DEC. 7, 2017 — The nation experienced an increase in commuting time, median gross rent and a rise in English proficiency among those who spoke another language. These are only a few of the statistics released today from the U.S. Census Bureau’s 2012-2016 American Community Survey five-year estimates data release, which features more than 40 social, economic, housing and demographic topics, including homeowner rates and costs, health insurance and educational attainment.
“The American Community Survey allows us to track incremental changes across our nation on how people live and work, year-to-year,” said David Waddington, chief of the Social, Economic, and Housing Statistics Division. “It’s our country’s only source of small area estimates for socio-economic and demographic characteristics. These estimates help people, businesses and governments throughout the country better understand the needs of their populations, the markets in which they operate and the challenges and opportunities they face.”
The survey produces statistics for all of the nation’s 3,142 counties. In addition, it is the only full dataset available for three-fourths of all counties with populations too small to produce a complete set of single-year statistics (2,322 counties). Each year, Census Bureau data helps determine how more than $675 billion of federal funding are spent on infrastructure and services, from highways to schools to hospitals.
The following highlights are from the 2012-2016 American Community Survey five-year estimates release, unless otherwise noted.
The travel times for Walla Walla, Grand Forks and Great Falls metro areas are not statistically different from each other.
Between 2012 and 2016, 21.1 percent (63,172,059) of the population age 5 and older spoke a language other than English at home, an increase from 20.3 percent in the 2007-2011 American Community Survey five-year estimates data.
The United States experienced a $21 increase in median gross rent — from $928 in 2007-2011 (adjusted for inflation), to $949 in 2012-2016.
The U.S. Census Bureau is currently working to streamline online data dissemination to be more customer-driven and user-friendly by creating one centralized and standardized platform to underlie the search on census.gov. In addition to being available through the American FactFinder, some of the 2012-2016 American Community Survey five-year estimates will be released through the new platform, which is currently a preview site at data.census.gov. Specific products available include detailed tables, data profiles, subject tables and comparison profiles.
New for this release, data.census.gov is featuring county-level geography profiles, which provide data users a high-level overview of each of the 3,144 counties in a visual format with maps, charts and graphs. These profiles include 2012-2016 American Community Survey five-year estimates data on a variety of topics including income, commuting, home ownership and veterans, as well as business and industry data from the 2012 Economic Census, 2012 County Business Patterns and 2015 Survey of Business Owners. We encourage you to take a look at data.census.gov and provide your thoughts on our work in progress at email@example.com.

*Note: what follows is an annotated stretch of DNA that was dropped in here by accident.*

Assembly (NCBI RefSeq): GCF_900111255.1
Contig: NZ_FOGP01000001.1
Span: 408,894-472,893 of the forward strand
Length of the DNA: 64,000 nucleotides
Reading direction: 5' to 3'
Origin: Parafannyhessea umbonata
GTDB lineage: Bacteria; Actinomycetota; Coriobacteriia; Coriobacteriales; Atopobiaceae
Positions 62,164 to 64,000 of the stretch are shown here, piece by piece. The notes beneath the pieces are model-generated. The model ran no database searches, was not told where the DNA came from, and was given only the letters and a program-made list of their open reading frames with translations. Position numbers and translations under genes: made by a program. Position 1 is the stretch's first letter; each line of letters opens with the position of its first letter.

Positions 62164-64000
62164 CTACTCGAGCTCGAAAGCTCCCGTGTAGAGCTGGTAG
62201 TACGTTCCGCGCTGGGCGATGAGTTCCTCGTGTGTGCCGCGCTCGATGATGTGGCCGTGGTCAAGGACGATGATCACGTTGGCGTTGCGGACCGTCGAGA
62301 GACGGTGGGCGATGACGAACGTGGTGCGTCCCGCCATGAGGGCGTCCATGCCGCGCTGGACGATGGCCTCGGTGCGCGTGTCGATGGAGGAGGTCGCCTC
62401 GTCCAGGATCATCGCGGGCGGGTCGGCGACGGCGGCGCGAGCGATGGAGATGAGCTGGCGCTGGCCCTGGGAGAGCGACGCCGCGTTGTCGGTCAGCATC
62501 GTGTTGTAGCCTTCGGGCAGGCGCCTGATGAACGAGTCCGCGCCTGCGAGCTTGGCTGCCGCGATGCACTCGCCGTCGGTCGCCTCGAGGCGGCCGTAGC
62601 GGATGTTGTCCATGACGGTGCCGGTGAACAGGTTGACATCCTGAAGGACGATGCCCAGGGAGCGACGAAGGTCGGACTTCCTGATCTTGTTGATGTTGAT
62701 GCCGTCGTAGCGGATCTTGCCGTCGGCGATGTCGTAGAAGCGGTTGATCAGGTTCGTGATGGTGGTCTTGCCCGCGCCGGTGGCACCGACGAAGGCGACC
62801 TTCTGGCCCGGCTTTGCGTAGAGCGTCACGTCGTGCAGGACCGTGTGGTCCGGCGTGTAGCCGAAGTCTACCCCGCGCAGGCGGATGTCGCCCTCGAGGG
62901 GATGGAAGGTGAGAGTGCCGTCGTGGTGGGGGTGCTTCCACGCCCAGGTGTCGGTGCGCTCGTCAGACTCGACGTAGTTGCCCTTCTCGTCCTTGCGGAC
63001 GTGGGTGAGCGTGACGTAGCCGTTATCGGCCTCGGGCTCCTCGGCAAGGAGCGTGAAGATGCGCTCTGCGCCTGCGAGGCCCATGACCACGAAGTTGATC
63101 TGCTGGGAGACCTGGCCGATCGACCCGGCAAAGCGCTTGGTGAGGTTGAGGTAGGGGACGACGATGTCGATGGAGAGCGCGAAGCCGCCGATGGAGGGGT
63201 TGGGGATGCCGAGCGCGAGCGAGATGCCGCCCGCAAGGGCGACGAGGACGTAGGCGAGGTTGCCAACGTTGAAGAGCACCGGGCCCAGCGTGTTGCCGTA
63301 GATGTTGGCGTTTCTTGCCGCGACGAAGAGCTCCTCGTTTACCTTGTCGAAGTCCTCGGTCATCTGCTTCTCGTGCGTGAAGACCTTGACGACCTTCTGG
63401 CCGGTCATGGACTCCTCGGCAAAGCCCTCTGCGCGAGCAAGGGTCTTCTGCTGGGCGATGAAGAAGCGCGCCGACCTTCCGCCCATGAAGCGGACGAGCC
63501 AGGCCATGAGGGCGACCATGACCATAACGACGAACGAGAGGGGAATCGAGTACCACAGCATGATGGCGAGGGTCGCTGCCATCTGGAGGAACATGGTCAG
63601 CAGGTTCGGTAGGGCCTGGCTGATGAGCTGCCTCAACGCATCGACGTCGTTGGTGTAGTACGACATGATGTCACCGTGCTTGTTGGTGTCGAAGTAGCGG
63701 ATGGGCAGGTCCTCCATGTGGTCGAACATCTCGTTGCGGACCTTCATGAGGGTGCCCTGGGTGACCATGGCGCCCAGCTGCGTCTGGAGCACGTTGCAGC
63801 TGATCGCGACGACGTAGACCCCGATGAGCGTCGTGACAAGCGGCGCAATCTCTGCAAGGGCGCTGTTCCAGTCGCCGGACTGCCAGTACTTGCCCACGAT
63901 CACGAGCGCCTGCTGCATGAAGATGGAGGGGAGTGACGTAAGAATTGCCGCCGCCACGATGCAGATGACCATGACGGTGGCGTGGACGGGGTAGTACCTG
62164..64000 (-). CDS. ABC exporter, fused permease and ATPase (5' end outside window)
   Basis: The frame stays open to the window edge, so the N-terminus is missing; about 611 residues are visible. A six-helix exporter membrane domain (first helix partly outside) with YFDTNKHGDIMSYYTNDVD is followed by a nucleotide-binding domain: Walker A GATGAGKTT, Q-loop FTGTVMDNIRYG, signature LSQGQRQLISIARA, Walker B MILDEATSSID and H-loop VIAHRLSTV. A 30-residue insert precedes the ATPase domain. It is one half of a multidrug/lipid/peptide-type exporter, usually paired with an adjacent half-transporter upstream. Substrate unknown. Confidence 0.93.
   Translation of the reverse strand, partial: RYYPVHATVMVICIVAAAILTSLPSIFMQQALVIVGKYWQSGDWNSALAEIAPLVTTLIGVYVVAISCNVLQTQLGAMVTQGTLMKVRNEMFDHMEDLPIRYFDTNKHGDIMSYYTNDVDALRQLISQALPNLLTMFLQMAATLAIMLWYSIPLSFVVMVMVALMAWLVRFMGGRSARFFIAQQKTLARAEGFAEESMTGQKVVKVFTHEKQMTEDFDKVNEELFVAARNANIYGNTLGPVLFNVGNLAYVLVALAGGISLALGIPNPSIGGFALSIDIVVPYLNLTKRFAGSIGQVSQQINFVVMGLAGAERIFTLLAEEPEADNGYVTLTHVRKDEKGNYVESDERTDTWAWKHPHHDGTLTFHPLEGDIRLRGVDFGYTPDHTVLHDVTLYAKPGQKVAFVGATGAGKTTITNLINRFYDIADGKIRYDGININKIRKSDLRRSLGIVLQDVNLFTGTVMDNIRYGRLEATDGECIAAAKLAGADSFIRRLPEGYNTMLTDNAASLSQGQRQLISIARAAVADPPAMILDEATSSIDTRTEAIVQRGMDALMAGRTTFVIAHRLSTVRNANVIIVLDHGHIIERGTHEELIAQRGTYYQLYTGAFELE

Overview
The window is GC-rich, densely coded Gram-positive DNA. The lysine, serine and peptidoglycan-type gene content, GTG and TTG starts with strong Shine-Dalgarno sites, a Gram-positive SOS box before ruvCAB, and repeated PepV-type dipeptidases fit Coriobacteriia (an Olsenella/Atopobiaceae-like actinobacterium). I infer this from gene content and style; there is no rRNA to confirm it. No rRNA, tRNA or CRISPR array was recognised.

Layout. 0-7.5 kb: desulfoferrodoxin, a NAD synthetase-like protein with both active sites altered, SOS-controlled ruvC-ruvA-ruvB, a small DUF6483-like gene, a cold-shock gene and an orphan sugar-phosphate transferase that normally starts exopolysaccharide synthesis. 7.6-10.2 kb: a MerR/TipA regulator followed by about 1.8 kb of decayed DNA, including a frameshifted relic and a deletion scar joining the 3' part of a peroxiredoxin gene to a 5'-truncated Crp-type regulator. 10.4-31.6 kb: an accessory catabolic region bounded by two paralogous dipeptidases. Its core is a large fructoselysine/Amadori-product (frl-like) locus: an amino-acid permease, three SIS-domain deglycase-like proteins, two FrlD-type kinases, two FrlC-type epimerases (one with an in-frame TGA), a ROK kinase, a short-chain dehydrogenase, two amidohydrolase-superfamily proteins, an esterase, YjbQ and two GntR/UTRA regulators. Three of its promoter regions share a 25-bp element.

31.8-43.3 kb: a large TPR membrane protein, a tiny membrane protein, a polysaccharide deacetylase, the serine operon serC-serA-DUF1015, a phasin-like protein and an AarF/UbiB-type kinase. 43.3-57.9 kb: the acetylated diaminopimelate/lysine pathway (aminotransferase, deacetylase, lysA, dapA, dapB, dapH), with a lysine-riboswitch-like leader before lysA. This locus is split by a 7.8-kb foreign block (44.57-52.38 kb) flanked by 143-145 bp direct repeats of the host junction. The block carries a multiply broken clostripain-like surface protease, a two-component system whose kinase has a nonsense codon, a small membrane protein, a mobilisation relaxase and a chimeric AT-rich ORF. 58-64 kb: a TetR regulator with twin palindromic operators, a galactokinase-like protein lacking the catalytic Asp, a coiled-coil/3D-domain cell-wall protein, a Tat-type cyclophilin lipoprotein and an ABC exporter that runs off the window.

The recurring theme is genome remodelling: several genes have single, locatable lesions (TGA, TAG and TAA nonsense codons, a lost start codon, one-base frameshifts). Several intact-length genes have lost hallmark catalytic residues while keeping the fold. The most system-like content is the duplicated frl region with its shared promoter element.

The American Community Survey is the only source of small area statistics for social, economic, housing and demographic characteristics. It gives communities the current information they need to plan investments and services. Retailers, homebuilders, police departments, and town and city planners are among the many private- and public-sector decision-makers who count on these annual results. Visit the Stats in Action Videos page to see examples. These statistics would not be possible without the participation of the randomly selected households in the survey.
Because it is a survey based on a sample of the population rather than the entire population, the American Community Survey produces estimates. To aid data users, the Census Bureau calculates and publishes a margin of error for every estimate. For guidance on making comparisons, please visit census.gov.
When sourcing this data, please use “2012-2016 American Community Survey 5-year estimates.”
Note: Statistics from sample surveys are subject to sampling and nonsampling error. All comparisons made in the reports have been tested and found to be statistically significant at the 90 percent confidence level, unless otherwise noted. Please consult the tables for specific margins of error. For more information, go to www.census.gov/programs-surveys/acs/technical-documentation/code-lists.html.
Changes in survey design from year to year can affect results. For more information on changes affecting the 2012-2016 statistics, see www.census.gov/programs-surveys/acs/news/data-releases.html. For guidance on comparing 2012-2016 American Community Survey five-year estimates statistics with previous years, as well as the 2000 Census and 2010 Census, see Comparing ACS Data.